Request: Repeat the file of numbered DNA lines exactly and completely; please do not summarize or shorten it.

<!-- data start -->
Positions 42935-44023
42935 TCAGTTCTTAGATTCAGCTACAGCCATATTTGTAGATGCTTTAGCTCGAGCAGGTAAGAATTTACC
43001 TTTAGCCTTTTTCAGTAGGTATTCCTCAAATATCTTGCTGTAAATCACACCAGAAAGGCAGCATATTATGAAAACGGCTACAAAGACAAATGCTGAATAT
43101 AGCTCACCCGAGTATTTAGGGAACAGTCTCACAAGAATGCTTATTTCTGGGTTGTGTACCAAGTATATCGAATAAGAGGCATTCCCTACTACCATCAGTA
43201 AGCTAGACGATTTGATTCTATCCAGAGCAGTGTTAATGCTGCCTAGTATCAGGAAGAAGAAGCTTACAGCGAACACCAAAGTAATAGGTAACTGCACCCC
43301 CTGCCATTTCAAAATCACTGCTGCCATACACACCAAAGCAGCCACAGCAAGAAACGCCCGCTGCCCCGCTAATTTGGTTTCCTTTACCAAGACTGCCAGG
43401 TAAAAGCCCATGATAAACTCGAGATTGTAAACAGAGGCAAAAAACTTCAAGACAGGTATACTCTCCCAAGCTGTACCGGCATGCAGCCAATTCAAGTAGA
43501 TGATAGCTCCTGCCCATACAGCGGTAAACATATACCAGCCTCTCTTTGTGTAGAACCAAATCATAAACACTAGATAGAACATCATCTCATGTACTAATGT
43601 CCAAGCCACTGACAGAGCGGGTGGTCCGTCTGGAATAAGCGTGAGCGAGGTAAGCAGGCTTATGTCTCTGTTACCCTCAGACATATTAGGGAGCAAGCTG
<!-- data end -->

Positions 42935-44023
42935 TCAGTTCTTAGATTCAGCTACAGCCATATTTGTAGATGCTTTAGCTCGAGCAGGTAAGAATTTACC
43001 TTTAGCCTTTTTCAGTAGGTATTCCTCAAATATCTTGCTGTAAATCACACCAGAAAGGCAGCATATTATGAAAACGGCTACAAAGACAAATGCTGAATAT
43101 AGCTCACCCGAGTATTTAGGGAACAGTCTCACAAGAATGCTTATTTCTGGGTTGTGTACCAAGTATATCGAATAAGAGGCATTCCCTACTACCATCAGTA
43201 AGCTAGACGATTTGATTCTATCCAGAGCAGTGTTAATGCTGCCTAGTATCAGGAAGAAGAAGCTTACAGCGAACACCAAAGTAATAGGTAACTGCACCCC
43301 CTGCCATTTCAAAATCACTGCTGCCATACACACCAAAGCAGCCACAGCAAGAAACGCCCGCTGCCCCGCTAATTTGGTTTCCTTTACCAAGACTGCCAGG
43401 TAAAAGCCCATGATAAACTCGAGATTGTAAACAGAGGCAAAAAACTTCAAGACAGGTATACTCTCCCAAGCTGTACCGGCATGCAGCCAATTCAAGTAGA
43501 TGATAGCTCCTGCCCATACAGCGGTAAACATATACCAGCCTCTCTTTGTGTAGAACCAAATCATAAACACTAGATAGAACATCATCTCATGTACTAATGT
43601 CCAAGCCACTGACAGAGCGGGTGGTCCGTCTGGAATAAGCGTGAGCGAGGTAAGCAGGCTTATGTCTCTGTTACCCTCAGACATATTAGGGAGCAAGCTG